Auto-Enrolment Proposal: Employer Administrative Headache Ahead?

Law FirmWilliam Fry
Subject MatterEmployment and HR, Retirement, Superannuation & Pensions, Employee Benefits & Compensation
AuthorMr Ian Devlin, Ciara McLoughlin, Jane McKeever and Jane Barrett
Published date10 March 2023

As per our October 2022 briefing, auto-enrolment (AE) is to be introduced in Ireland following approval of the General Scheme of the Automatic Enrolment Retirement Savings System Bill (AE Heads of Bill).

Since approval, the AE Heads of Bill have been progressing through the Irish legislative process with several key stakeholders (the Pensions Authority, Insurance Ireland & the ESRI) contributing to the latest stage of pre-legislative scrutiny of the Heads. In this briefing we consider the key themes emerging from the ongoing legislative process.

Next steps

The AE Heads of Bill, which set down a high-level outline of the form of AE to be introduced in Ireland, will need to be translated into draft legislation and enacted before the Irish AE scheme is established. As such, AE proposals are still at a relatively early stage and the Heads of Bill are open to amendment. However, and despite the criticism of the ambitious timeline, the Government is resolutely keeping to the 2024 target roll-out date for now.


AE provides for auto-enrolment in a workplace pension of employees between the ages of 23 and 60 and earning more than '20,000. The system would operate on an 'opt-out' basis which means, in broad terms, that employees who wish to 'opt-out' can only do so after being enrolled for 6 months and at which point they would be refunded their contributions but then re-enrolled periodically. The introduction of AE is expected to result in the enrolment of 750,000 employees in a new workplace pension scheme. This number is expected to grow significantly over time.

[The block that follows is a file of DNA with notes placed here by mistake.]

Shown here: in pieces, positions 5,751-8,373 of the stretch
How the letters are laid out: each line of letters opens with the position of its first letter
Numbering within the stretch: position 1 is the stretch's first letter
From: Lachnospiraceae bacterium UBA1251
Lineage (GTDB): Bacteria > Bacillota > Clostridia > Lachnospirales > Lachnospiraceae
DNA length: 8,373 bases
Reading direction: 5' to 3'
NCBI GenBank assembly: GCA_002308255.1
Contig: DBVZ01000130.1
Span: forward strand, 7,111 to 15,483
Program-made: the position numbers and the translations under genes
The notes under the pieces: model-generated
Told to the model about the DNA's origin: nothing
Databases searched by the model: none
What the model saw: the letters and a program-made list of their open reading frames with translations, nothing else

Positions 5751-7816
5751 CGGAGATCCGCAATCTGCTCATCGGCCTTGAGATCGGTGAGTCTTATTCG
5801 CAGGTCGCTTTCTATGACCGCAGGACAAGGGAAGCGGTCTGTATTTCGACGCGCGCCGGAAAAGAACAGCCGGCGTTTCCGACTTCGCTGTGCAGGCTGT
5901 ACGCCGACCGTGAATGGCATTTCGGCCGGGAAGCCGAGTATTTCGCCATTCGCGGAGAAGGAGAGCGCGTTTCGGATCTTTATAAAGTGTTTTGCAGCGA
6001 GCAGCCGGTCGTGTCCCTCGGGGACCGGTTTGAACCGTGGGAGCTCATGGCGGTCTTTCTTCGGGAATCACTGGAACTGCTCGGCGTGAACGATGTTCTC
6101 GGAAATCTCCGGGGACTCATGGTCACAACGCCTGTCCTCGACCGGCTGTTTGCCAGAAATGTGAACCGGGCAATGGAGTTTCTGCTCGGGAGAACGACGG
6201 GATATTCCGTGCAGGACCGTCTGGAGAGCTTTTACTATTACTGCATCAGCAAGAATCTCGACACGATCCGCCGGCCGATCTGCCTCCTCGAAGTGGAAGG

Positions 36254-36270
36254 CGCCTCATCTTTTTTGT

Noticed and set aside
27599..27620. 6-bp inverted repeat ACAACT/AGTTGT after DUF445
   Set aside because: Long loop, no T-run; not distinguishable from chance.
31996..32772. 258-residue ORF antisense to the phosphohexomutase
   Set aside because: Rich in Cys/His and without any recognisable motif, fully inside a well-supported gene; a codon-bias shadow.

Key themes

  • Age/Salary Criteria
    • proposed age criteria of 23 has been cited as high by international standards and as having the potential to discriminate against those entering the workforce without first attending third level education.
    • proposed qualifying salary of '20,000 has also come in for criticism as being too high a threshold.
  • The Gender Pensions Gap
    • several stakeholders consider the AE proposals (as currently drafted) have the potential to exacerbate the gender pensions gap in Ireland e.g., a qualifying salary of '20,000 could result in the exclusion of part-time, hospitality and care workers, which would disproportionately impact women.
    • AE Heads of Bill do not envisage any facility for payment of voluntary or additional employee contributions to top up retirement savings after periods of absence from the workforce.
  • Tax Structure
    • use of a State top-up tax incentivisation...

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